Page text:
Monday, January 31, 2011

Crowds cheer return of exiled Islamic leader - says they have nothing to fear - Video


Experts say Mr Ben Ali used a fear of Islamists to seduce Western allies keen for a bulwark against terrorism in a volatile region, and win their blessing despite widespread repression.

Islamist Swa-mist ~ for Muslim leaders ~ God is in a Swiss bank account! And the Islamists want to take that away!!

On one side we could easily blame the despots who run the Islamic world ~ on the other side there must be some reason that time and time again ~ Muslim countries end up as dictatorships. And for this you have to look at the people. It is obvious that they support dictatorships. Take the Cairo Declaration of Human Rights, which places Islam [rights of group] over humanity or individual rights. Then they wonder why their talismanic governments ~ imbued with all their special Shariac powers fail them every time.

One day Muslims will grow tied of this yo-yo system of government ~ Islamic revolution after Islamic revolution ~ but we can't stop the world because they insist on backwardness ~ we need to get off their energy and move our societies on ~ energy technology-wise. That's our oil well.



''Some Western media portray me like [Ayatollah] Khomeini, but that's not me,'' he said.

Mr Ghanouchi said he wanted his party to help Tunisia carry out democratic reforms, but he was not interested in standing in elections expected in coming months. ''I am not going to run for president of Tunisia, nor as a minister, nor as a parliamentarian.''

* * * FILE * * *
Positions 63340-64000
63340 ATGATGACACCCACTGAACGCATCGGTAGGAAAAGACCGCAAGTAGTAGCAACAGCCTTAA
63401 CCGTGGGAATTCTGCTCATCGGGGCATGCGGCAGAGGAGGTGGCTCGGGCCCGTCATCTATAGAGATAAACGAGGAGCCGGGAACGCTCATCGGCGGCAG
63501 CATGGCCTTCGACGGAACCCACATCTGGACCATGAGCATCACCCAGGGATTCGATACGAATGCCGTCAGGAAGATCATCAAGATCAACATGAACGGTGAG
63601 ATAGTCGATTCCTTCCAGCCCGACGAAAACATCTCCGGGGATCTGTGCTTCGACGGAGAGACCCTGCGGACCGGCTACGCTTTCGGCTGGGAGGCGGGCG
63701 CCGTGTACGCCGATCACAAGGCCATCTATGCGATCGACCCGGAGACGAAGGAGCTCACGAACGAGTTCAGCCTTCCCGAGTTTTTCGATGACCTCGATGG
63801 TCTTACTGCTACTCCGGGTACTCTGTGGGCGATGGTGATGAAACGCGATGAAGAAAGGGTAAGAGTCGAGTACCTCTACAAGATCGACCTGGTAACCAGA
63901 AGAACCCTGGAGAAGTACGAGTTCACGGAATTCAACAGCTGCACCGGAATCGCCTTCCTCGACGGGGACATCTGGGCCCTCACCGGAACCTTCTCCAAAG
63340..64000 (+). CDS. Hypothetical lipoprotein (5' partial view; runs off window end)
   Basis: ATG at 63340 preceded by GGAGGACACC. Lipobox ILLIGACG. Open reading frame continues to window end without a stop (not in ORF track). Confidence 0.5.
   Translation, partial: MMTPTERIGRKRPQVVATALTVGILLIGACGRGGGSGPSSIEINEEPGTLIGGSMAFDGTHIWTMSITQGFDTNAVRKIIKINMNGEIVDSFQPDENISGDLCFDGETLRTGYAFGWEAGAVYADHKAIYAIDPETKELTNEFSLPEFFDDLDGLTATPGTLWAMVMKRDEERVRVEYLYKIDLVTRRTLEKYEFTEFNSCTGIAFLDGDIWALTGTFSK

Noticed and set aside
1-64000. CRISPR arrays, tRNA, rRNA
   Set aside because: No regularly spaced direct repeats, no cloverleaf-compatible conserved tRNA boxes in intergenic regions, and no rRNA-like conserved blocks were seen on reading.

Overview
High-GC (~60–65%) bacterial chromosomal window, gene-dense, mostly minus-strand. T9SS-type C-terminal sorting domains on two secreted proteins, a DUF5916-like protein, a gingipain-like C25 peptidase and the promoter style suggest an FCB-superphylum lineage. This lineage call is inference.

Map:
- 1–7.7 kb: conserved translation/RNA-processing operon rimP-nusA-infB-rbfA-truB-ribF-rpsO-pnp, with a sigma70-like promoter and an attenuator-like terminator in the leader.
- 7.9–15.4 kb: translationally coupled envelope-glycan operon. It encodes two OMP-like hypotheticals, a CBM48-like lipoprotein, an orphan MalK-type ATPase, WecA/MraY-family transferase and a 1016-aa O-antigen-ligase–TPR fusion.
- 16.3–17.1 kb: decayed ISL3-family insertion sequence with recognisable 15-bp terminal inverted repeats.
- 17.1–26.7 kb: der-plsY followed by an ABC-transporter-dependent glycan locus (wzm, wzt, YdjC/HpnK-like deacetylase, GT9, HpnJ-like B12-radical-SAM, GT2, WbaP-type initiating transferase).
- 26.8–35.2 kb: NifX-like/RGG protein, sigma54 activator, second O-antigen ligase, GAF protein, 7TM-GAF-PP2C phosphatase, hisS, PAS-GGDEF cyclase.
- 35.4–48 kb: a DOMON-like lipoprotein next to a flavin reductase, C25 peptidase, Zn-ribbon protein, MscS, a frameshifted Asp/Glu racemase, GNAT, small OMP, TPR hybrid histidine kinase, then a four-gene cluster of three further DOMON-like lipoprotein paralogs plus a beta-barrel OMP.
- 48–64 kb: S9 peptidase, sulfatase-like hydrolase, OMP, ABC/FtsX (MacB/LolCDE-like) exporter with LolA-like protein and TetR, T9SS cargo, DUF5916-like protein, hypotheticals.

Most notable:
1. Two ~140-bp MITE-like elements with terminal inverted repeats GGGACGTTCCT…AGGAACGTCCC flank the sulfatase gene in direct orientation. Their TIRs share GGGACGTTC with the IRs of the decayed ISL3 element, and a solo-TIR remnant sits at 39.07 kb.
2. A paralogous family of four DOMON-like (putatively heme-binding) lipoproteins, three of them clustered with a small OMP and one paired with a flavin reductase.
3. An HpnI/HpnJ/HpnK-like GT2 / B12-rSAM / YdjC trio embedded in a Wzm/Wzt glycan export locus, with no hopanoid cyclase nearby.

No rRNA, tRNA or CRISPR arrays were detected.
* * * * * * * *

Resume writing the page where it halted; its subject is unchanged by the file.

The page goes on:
TUNIS: The leader of a long-outlawed Tunisian Islamist party has returned home after two decades in exile, saying that his views are moderate and his Westward-looking country has nothing to fear.

Rachid Ghanouchi, 69, and about 70 other exiled members of Ennahdha, or Renaissance, flew home from Britain two weeks after the autocratic president Zine el-Abidine Ben Ali was forced from power by violent protests.

At the airport on Sunday thousands of people welcomed him, cheering, shouting ''God is great'' and drowning out his attempt to address the crowd with a megaphone.

Mr Ghanouchi rejected any comparison to more radical figures, including the hardline father of the Iranian revolution.

''Some Western media portray me like [Ayatollah] Khomeini, but that's not me,'' he said.

Mr Ghanouchi left the country as Mr Ben Ali came to power in 1987. With Mr Ben Ali gone, Ennahdha has moved quickly to carve out a place in the political scene, taking part in demonstrations and meeting the Prime Minister.

Some Tunisians fear that a revival of Islam could hurt their hard-won gains and quality of life, or inspire a movement like the al-Qaeda-linked network that has waged an insurgency in neighbouring Algeria. But while Ennahdha was branded an Islamic terrorist group by Mr Ben Ali, it is considered moderate by scholars. Experts say Mr Ben Ali used a fear of Islamists to seduce Western allies keen for a bulwark against terrorism in a volatile region, and win their blessing despite widespread repression.

The ban on Mr Ghanouchi's party has not been lifted, but the new interim government has been more tolerant of it.

Mr Ghanouchi said he wanted his party to help Tunisia carry out democratic reforms, but he was not interested in standing in elections expected in coming months. ''I am not going to run for president of Tunisia, nor as a minister, nor as a parliamentarian.''

In 1991 Mr Ghanouchi was convicted in his absence to life in prison, as were most of the party's leaders. Mr Ben Ali banned the party, accusing it of conspiring to kill him and establish a Muslim fundamentalist state. Ennahdha denied those accusations.

Mr Ghanouchi compared his politics to those of the Turkish Prime Minister, Recep Tayyip Erdogan. Despite Mr Erdogan's Islamist roots, he has been widely viewed as a pragmatist largely loyal to the legacy of Turkey's founding father, Mustafa Kemal Ataturk, who sought to create a secular, modern state.

AP

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